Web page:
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Like many farmers, Matt and Glenn Kathol turned to no-till to manage the workload on their family farm. But their switch to no-till in 2001 also made it possible for Kathol to farm full time with his father, Glenn.
“When I came home after college to start farming with Dad, we took on more acres and livestock to generate adequate income for both families,” says the 30-year-old, who holds a bachelor’s degree in agronomy from the University of Nebraska. “We knew no-till would allow us to do more in less time. We didn’t realize planting soybeans with no-till would be like putting an umbrella over our crop.”
When the Hartington, Neb., farmers saw their no-tilled soybeans thriving in 2001, even with the scant rainfall typical of northeast Nebraska, they knew they would continue to no-till soybeans.
“That first year, we planted soybeans right into standing corn stalks,” Kathol says. “We didn’t till anything, but used 100% no-till.”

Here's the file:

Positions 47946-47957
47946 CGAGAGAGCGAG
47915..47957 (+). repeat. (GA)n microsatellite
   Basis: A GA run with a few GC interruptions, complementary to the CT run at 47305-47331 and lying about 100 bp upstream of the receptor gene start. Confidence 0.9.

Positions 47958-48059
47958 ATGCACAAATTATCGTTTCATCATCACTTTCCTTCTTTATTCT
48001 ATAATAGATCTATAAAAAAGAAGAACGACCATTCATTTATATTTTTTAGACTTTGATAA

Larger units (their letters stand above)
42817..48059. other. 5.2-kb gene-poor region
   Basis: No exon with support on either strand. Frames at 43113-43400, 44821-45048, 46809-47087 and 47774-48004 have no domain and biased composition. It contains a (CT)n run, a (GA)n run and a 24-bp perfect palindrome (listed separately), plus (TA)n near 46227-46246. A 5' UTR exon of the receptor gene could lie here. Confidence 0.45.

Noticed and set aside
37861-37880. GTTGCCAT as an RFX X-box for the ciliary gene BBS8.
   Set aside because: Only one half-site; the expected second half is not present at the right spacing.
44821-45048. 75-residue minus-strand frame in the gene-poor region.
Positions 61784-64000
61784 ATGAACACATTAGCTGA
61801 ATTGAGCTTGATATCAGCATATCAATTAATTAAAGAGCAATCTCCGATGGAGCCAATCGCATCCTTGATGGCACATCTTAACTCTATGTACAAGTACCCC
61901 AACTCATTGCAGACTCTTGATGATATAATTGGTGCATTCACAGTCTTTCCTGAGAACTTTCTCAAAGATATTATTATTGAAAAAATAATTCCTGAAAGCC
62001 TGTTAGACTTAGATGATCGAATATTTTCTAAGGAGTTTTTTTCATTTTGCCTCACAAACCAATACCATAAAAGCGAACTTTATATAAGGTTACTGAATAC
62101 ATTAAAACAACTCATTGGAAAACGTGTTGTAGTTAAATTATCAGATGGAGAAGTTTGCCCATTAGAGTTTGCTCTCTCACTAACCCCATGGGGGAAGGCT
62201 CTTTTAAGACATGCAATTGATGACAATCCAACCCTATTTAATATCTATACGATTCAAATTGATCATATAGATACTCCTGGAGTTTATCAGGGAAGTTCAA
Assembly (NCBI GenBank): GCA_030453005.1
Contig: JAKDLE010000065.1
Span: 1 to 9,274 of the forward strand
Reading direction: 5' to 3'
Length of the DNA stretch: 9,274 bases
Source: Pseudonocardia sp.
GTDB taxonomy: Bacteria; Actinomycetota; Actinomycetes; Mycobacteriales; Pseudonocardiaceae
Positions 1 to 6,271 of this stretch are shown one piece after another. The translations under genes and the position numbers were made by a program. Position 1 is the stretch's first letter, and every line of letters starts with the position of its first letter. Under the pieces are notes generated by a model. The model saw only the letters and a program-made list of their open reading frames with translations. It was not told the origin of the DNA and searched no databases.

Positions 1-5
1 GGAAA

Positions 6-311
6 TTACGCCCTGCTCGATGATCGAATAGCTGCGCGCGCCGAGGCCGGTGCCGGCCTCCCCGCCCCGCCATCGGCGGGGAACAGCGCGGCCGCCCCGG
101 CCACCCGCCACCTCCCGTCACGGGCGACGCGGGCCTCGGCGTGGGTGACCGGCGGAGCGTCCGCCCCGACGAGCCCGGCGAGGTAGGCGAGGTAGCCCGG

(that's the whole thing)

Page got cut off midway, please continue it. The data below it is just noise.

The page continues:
Kathol found that the soil beneath first-year no-tilled soybeans stayed moist much longer than fields that didn’t have residue protection.
“The next year, it made more economic sense to plant corn-on-corn in some fields,” Kathol says. “We no-tilled corn right into standing stalks, too, and we were pleased with our stand and yield. We know we saw better bean and corn yields than some bordering fields that weren’t no-tilled.”
While Kathol says no-tilled stands were initially OK, they were not as good as those in tilled ground. They started no-tilling with…